According to the National Interagency Fire Center’s Incident Management Situation Report (MSR), the year-to-date statistics (01/01/16 – 5/13/16) for fires across the United States is more than 17,400 fires covering almost 1.5 million acres.
That’s fewer than the total number of national wildfires tallied for this time last year, but it’s more than FOUR TIMES the amount of total acreage burned compared to 2015.
The majority of large acreage fires have occurred over the last ten years, with more and more large fires occurring every year.
As of May 13 of this year, there were 6 states still fighting active large fires, including Alaska, Florida, Minnesota and Texas. These statistics include human-caused fires, lightning-caused fires, prescribed fires, and wildland fires. Prescribed fires purposely set to reduce overall fire load, thereby minimizing the threat of a larger, more destructive wildfire.
So far this year, the Anderson Creek Fire in Oklahoma and Kansas has claimed the largest amount of acreage burned, a whopping 397,420 acres. It was the largest wildfire in Kansas history. No fatalities or injuries were reported from this fire, although there was significant loss of cattle and rural property.
In 1995, wildland fire costs consumed 16 percent of the Forest Service budget. This year, 2015, wildland fire costs rose to 52 percent of the budget.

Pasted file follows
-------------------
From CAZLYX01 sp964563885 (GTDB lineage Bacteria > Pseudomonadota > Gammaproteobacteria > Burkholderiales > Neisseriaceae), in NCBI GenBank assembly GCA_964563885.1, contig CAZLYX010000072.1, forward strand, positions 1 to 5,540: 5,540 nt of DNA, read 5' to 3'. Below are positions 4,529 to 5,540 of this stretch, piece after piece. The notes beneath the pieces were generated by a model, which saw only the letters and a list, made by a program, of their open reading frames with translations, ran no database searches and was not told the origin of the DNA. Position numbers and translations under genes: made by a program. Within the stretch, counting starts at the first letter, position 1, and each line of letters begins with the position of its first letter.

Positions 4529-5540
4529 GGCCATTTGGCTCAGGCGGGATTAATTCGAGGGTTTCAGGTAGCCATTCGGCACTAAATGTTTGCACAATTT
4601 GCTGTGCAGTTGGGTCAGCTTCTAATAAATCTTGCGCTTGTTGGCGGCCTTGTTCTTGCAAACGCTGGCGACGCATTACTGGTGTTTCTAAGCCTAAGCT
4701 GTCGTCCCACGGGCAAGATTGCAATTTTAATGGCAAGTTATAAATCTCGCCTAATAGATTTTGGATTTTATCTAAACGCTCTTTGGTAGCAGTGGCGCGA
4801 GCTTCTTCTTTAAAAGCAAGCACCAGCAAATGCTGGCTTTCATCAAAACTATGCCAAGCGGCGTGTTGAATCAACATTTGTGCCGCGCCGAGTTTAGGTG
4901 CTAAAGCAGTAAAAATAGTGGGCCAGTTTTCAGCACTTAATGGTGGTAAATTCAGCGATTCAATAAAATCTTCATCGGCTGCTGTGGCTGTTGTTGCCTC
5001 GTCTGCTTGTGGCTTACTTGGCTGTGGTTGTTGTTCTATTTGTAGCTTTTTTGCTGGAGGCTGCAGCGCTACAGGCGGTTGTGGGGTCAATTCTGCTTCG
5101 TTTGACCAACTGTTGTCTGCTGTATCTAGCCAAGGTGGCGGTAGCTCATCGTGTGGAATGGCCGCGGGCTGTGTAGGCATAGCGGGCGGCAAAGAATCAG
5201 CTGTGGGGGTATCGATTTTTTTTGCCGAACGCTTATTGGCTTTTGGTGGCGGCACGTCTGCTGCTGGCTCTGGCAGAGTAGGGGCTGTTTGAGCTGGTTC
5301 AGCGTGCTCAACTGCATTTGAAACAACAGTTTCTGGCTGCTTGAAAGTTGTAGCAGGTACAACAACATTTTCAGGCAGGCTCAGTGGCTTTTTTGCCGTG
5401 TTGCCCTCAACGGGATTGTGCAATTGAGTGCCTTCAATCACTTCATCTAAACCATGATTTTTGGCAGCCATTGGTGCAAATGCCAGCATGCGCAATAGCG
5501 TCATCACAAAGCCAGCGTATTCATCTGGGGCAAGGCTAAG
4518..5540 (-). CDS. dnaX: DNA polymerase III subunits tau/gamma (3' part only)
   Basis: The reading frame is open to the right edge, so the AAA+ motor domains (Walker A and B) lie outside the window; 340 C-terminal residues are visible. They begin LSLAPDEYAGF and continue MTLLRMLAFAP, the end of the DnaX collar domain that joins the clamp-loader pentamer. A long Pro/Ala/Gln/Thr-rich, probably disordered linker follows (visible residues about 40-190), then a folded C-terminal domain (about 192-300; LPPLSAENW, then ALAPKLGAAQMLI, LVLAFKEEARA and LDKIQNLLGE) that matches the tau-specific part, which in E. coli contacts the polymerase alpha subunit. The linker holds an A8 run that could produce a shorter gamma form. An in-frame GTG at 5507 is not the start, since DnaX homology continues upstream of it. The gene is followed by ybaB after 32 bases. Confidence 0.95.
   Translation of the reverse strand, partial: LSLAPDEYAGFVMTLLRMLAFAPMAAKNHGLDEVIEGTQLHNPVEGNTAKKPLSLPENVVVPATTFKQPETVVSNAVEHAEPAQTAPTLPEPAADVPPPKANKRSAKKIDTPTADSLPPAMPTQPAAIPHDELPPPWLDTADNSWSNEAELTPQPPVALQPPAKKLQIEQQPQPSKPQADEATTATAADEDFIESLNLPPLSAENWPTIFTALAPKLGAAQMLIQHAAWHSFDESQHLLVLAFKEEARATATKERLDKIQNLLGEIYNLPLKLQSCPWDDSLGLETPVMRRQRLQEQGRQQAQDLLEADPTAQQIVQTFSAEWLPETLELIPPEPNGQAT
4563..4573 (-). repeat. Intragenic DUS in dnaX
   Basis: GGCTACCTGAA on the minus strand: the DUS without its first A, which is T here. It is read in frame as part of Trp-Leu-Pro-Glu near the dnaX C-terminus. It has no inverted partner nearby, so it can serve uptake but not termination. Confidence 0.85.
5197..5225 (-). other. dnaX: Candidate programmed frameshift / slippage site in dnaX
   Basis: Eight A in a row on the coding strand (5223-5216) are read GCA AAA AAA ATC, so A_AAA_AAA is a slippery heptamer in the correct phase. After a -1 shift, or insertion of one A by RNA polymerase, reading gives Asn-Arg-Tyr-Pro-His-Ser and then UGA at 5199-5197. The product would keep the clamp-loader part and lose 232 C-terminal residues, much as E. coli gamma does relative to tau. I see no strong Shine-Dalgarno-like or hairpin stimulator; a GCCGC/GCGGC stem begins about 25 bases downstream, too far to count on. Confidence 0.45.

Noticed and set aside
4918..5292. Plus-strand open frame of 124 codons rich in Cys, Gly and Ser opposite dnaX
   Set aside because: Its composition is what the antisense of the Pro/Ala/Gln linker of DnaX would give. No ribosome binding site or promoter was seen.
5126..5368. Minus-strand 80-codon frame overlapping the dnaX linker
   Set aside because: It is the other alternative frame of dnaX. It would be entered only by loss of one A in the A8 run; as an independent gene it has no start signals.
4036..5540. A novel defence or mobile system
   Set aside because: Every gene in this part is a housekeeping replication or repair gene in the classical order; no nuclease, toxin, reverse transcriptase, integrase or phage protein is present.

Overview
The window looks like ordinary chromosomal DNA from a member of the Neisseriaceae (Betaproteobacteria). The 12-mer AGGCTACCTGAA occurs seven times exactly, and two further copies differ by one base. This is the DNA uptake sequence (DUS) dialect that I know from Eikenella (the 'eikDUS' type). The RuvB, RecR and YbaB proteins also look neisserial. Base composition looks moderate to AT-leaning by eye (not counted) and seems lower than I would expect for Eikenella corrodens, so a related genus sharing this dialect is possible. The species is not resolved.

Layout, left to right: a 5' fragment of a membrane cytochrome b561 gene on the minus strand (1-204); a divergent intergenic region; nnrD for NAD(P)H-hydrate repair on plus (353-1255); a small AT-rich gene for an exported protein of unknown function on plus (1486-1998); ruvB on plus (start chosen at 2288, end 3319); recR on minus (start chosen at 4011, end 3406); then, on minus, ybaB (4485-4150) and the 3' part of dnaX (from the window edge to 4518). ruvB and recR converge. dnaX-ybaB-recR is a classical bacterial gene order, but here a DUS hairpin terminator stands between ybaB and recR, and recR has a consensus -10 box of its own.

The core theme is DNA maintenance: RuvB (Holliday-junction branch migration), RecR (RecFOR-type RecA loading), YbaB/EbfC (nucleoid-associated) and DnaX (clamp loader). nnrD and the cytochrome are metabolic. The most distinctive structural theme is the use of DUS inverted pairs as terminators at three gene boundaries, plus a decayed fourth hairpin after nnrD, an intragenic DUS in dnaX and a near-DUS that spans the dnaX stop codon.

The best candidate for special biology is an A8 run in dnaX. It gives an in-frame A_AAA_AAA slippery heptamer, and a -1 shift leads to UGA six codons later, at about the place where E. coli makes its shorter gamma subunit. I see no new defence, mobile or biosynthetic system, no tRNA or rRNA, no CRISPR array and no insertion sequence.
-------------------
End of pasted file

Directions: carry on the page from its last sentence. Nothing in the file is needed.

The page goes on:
Jack Cohen, a research physical fire scientist with the U.S. Forest Service cites, in High Country News’ article Why homes are lost to wildfire, that many of the homes that are lost to wildfire don’t actually occur during the height of the fire. “If we look at all the destruction during wildfires, the principle igniters directly on the house and the immediate surroundings are firebrands, which means that the wildfire may be half a mile away, and we still have neighborhoods burning down.”
The Waldo Canyon Fire, the most costly fire in Colorado’s history, hit suburban neighborhoods where homes were not in heavily forested areas. The fire destroyed 347 homes in neighborhoods across Colorado Springs.
Firebrands are floating embers that are carried by wind, igniting fuel built up in rain gutters, wood piles on decks or stacked close to houses, and dead grass or bark close to homes and buildings.
These small ignitions often are overlooked, but they can be deadly. They evolve slowly, burning the small fuel, then gain ground to larger flammable materials, until the entire structure is engulfed in flames.
Here are four tactics you can use to reduce the chance of wildfire damage to your home, structures, and property:
These are just a few of the many strategies that you can implement to protect yourself, home, property, and investments from the threat of wildfire.
Every year, an average of 2,600 homes are lost to wildfires – Don’t let yours be one of them!